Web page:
Insomnia is a condition that makes it difficult to fall asleep and/or stay asleep throughout the night. There are a number of different types of insomnia. Some cases are considered chronic, meaning that they last for an extended period of time. In other situations, you may only experience occasional insomnia.
Different Types of Insomnia
Regardless of the specific type of insomnia you have, it is important to understand that missing out on valuable rest has the potential to harm your physical and mental health. If you are struggling to fall asleep or stay asleep, then you should contact your insomnia doctor in New York City.
During the diagnostic process, these are the categories of insomnia your doctor may discuss and what they mean.
Acute insomnia is a short-term form of the condition. When you develop acute insomnia you may struggle with sleep for a few days or a few weeks at a time.
This form of insomnia is usually related to temporary stress or a change in environment. If you have ever noticed that it is more difficult to sleep when you are staying in a hotel or at a friend’s house, then you’ve already had an encounter with mild, acute insomnia.
The good news is that acute insomnia usually resolves on its own or with minor environmental changes.
Chronic insomnia is usually diagnosed if you’re experiencing trouble sleeping at least three times per week for over a month.
This form of insomnia can be related to medications, lifestyle choices, and mental health conditions. While some causes are easy enough to address, you may have to work with a licensed professional to help find long-term solutions for your insomnia.
In the meantime, insomnia treatment in NYC can help you to get the sleep you need to support the changes you need to make for your health.
Onset insomnia is specific to people who struggle to fall asleep but don’t struggle staying asleep. The condition can be acute or chronic. The diagnosis does not refer to the length of time that you have experienced symptoms.
Mental health disorders, such as anxiety or depression, are common causes of onset insomnia. This type of insomnia is often found with other co-occurring sleep disorders.
Maintenance insomnia is the other half of insomnia. With maintenance insomnia you may wake up throughout the night or find yourself waking up far earlier than you would like.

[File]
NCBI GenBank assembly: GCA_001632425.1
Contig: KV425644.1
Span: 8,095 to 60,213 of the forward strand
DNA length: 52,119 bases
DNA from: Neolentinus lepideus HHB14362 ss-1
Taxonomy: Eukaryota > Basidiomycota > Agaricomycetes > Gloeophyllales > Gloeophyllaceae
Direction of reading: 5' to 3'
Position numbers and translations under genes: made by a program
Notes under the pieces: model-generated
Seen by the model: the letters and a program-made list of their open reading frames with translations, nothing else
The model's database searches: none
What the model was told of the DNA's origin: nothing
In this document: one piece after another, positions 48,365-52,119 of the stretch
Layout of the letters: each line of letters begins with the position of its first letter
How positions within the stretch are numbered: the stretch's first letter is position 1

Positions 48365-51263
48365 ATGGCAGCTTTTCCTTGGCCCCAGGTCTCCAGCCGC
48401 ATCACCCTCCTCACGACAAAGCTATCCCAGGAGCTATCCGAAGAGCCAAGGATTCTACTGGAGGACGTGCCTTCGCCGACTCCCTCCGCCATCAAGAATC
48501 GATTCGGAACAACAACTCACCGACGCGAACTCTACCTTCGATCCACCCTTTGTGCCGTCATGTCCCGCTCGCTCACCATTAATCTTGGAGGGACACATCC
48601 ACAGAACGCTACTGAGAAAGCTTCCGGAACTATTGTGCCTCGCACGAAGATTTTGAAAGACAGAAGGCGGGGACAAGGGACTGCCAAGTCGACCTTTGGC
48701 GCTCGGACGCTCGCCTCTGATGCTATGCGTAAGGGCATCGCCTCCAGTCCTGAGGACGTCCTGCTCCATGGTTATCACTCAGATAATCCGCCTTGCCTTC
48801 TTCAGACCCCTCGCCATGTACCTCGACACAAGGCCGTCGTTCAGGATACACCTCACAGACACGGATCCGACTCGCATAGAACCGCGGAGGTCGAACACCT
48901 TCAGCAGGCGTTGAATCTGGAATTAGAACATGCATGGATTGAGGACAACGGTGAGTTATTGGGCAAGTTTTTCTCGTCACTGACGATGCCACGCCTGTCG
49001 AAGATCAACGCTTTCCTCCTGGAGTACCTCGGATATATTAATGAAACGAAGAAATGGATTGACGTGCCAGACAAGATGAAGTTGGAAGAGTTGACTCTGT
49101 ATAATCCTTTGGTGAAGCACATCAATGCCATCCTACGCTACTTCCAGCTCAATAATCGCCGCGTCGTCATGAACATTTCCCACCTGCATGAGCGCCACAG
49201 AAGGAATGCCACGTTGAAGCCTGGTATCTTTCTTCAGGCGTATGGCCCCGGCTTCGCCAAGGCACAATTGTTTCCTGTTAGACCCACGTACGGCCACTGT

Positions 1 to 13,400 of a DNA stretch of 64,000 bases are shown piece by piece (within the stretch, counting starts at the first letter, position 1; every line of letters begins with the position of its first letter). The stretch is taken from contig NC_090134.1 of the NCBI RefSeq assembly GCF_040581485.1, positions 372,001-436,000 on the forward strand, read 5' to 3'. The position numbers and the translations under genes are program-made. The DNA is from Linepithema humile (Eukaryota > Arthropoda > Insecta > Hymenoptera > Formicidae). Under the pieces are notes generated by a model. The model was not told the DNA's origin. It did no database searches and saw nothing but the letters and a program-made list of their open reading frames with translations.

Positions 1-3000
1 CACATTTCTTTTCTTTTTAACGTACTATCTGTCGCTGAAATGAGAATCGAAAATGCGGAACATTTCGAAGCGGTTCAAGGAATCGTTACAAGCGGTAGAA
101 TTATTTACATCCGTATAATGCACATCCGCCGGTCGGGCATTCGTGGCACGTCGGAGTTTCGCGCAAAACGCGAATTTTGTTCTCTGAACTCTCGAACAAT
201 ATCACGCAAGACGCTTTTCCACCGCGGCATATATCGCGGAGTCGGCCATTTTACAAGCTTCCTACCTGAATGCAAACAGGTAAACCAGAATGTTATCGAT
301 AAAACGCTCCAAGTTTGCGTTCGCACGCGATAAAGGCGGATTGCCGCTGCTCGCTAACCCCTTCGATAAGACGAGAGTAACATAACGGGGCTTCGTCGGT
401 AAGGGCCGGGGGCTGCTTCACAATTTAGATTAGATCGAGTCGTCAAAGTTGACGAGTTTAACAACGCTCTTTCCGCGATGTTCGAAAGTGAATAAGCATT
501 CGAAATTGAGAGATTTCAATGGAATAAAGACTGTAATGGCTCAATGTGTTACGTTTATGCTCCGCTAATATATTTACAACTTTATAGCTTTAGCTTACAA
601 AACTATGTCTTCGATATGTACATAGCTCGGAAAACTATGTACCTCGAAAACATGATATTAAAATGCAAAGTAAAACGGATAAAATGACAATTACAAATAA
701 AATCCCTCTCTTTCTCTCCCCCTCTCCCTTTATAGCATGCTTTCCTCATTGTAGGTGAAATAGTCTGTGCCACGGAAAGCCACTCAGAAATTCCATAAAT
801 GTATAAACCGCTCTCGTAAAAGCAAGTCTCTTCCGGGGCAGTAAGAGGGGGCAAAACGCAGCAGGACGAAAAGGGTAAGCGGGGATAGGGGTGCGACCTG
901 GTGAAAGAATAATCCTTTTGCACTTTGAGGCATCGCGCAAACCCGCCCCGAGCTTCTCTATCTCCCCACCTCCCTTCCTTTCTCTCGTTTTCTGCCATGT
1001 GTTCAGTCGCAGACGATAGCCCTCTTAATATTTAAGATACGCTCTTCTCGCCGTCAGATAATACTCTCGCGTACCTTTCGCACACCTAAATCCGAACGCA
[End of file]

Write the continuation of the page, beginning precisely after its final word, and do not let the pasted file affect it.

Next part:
As with onset insomnia, maintenance insomnia may be acute or chronic.
More often than not, maintenance insomnia is not directly related to a mental health condition or lifestyle choices. It is usually the result of other physical conditions that disrupt sleep. Common examples include asthma, acid reflux, and sleep apnea.
Behavioral Insomnia of Childhood
This type of insomnia is specific to children. While children can certainly develop other types of insomnia, behavioral insomnia of childhood (BIC) specifically refers to situations where children actively resist sleep.
Their resistance may be due to negative associations or a lack of parental limits. In either case, BIC is directly related to the child’s behavioral patterns that relate to development and learned actions.
Your pediatric sleep specialist can be a valuable asset when dealing with BIC. However, treating the underlying cause may also require the help of a behavioral expert to help reset your child’s associations and expectations.
Treating the Different Types of Insomnia
Regardless of the type of insomnia you or a loved one is experiencing, it’s important to realize that the condition isn’t simply an annoyance.
Prolonged periods without restful sleep do active harm to the brain and body. While you work with specialists to identify the underlying causes of your insomnia, you should also be working with your sleep doctor to treat the immediate effects.
With proper sleep, your brain and your body will be better equipped to handle whatever life throws at them.